PhD Dissertation Defense - Xiangmin Fan
|Type||PhD Dissertation Defense|
|Start Date||January 18, 2017 09:00 AM|
|End Date||January 18, 2017 11:30 AM|
|Location||Board Room 6329|
|Speaker Name||Xiangmin Fan|
|Speaker Affiliation||Ph.D. Candidate, University of Pittsburgh|
Scalable Teaching and Learning via Intelligent User Interfaces
The increasing demand for higher education and the educational budget cuts lead to large class sizes. Learning at scale is also the norm in Massive Open Online Courses (MOOCs). While it seems cost-effective, the massive scale of class challenges the adoption of proven pedagogical approaches and practices that work well in small classes, especially those that emphasize interactivity, active learning, and personalized learning. As a result, the standard teaching approach in today’s large classes is still lectured-based and teacher-centric, with limited active learning activities, and with relatively low teaching and learning effectiveness.
This dissertation explores the usage of intelligent user interfaces to facilitate the efficient and effective adoption of the tried-and-true pedagogies at scale. The first system is MindMiner, an instructor-side data exploration and visualization system for peer review understanding. MindMiner helps instructors externalize and quantify their subjective domain knowledge, interactively make sense of student peer review data, and improve data exploration efficiency via distance metric learning. MindMiner also helps instructors generate customized feedback to students at scale.
We then present BayesHeart, a probabilistic approach for implicit heart rate monitoring on unmodified smartphones. When integrated with MOOC mobile client applications, BayesHeart can capture and collect learners’ heart rates implicitly when they watch lecture videos. Such information is the foundation of learner attention/affect modeling, which enables a ‘sensorless’ and scalable feedback channel from students to instructors.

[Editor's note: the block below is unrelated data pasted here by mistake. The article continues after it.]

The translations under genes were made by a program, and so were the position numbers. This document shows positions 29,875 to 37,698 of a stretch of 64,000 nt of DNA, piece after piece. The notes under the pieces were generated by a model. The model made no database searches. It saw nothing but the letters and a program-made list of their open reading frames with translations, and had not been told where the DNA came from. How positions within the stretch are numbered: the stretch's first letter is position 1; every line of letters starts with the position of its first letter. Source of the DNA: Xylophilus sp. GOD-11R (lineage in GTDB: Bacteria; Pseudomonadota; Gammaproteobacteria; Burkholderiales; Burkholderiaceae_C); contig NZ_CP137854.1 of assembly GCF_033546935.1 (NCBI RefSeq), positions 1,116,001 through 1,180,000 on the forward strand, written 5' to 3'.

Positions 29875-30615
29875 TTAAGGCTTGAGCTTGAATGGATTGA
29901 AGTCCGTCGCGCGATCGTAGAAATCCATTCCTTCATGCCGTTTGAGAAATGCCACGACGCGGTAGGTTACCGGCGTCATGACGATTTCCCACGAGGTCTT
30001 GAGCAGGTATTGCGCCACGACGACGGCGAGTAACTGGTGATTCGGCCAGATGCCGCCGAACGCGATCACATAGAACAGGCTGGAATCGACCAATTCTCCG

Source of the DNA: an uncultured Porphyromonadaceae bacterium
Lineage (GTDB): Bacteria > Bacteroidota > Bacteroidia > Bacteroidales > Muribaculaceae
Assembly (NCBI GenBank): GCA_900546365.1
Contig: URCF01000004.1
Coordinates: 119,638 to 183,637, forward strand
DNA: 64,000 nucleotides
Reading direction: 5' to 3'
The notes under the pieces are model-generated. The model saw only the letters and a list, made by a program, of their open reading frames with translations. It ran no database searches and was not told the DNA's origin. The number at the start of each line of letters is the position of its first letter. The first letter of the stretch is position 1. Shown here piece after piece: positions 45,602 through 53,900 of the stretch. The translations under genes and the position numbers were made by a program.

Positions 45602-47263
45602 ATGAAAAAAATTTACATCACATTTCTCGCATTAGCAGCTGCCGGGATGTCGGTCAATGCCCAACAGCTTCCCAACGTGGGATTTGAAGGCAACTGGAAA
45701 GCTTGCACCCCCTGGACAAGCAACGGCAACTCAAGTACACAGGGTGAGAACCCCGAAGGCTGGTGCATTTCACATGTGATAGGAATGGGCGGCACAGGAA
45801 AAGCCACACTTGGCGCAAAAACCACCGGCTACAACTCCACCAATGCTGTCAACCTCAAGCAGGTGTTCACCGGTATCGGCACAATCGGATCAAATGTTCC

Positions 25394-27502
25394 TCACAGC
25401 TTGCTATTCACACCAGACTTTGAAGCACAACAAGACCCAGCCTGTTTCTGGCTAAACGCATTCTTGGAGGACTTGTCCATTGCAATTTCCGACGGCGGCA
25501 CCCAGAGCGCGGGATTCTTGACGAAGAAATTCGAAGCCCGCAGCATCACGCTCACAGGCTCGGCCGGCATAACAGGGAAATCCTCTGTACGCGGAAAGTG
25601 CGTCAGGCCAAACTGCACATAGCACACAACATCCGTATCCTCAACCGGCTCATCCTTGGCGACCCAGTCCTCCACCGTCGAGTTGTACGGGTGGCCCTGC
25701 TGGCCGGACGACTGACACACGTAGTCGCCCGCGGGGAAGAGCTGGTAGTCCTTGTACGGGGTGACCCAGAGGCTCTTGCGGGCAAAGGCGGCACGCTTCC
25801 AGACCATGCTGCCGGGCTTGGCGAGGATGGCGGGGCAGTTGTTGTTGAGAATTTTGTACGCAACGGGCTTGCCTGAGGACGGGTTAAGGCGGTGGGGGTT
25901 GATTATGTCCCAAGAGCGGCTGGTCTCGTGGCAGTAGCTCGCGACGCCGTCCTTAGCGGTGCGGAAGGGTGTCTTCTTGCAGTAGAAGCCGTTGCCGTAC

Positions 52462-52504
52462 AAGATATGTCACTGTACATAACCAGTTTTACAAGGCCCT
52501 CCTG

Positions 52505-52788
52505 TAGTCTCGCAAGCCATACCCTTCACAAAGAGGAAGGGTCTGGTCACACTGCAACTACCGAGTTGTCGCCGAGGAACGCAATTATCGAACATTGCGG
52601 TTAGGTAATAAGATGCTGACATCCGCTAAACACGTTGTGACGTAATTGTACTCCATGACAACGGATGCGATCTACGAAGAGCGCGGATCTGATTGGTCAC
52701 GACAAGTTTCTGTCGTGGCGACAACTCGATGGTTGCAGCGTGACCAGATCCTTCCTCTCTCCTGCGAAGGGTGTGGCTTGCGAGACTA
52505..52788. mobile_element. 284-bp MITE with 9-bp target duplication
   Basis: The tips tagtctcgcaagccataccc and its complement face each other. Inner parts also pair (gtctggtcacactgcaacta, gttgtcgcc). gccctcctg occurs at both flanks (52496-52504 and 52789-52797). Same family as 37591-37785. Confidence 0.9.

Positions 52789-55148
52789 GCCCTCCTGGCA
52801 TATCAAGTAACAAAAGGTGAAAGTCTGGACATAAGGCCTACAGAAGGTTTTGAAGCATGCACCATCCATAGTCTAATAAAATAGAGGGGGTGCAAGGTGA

We also present CourseMIRROR, an intelligent mobile system integrated with Natural Language Processing (NLP) techniques that enables scalable reflection prompts in large classrooms. CourseMIRROR can 1) automatically remind and collect students’ in-situ written reflections after each lecture; 2) continuously monitor the quality of a student’s reflection at composition time and generate helpful feedback to scaffold reflection writing; 3) summarize the reflections and present the most significant ones to both instructors and students. Through a combination of a 60-participant lab study and eight semester-long deployments involving 317 students, we found that the reflection and feedback cycle enabled by CourseMIRROR is beneficial to both instructors and students.
Last, we present ToneWars, an educational game connecting Chinese as a Second Language (CSL) learners with native speakers via collaborative mobile gameplay. We present a scalable approach to enable authentic competition and skill comparison with native speakers by modeling both the interaction patterns and language skills of native speakers asynchronously. We also prove the effectiveness of such modeling in a longitudinal setting.
Dr. Jingtao Wang, Department of Computer Science, University of Pittsburgh
Dr. Milos Hauscrecht, Department of Computer Science, University of Pittsburgh
Dr. Diane Litman, Department of Computer Science, University of Pittsburgh
Dr. Muhsin Menekse, School of Engineering Education, Purdue University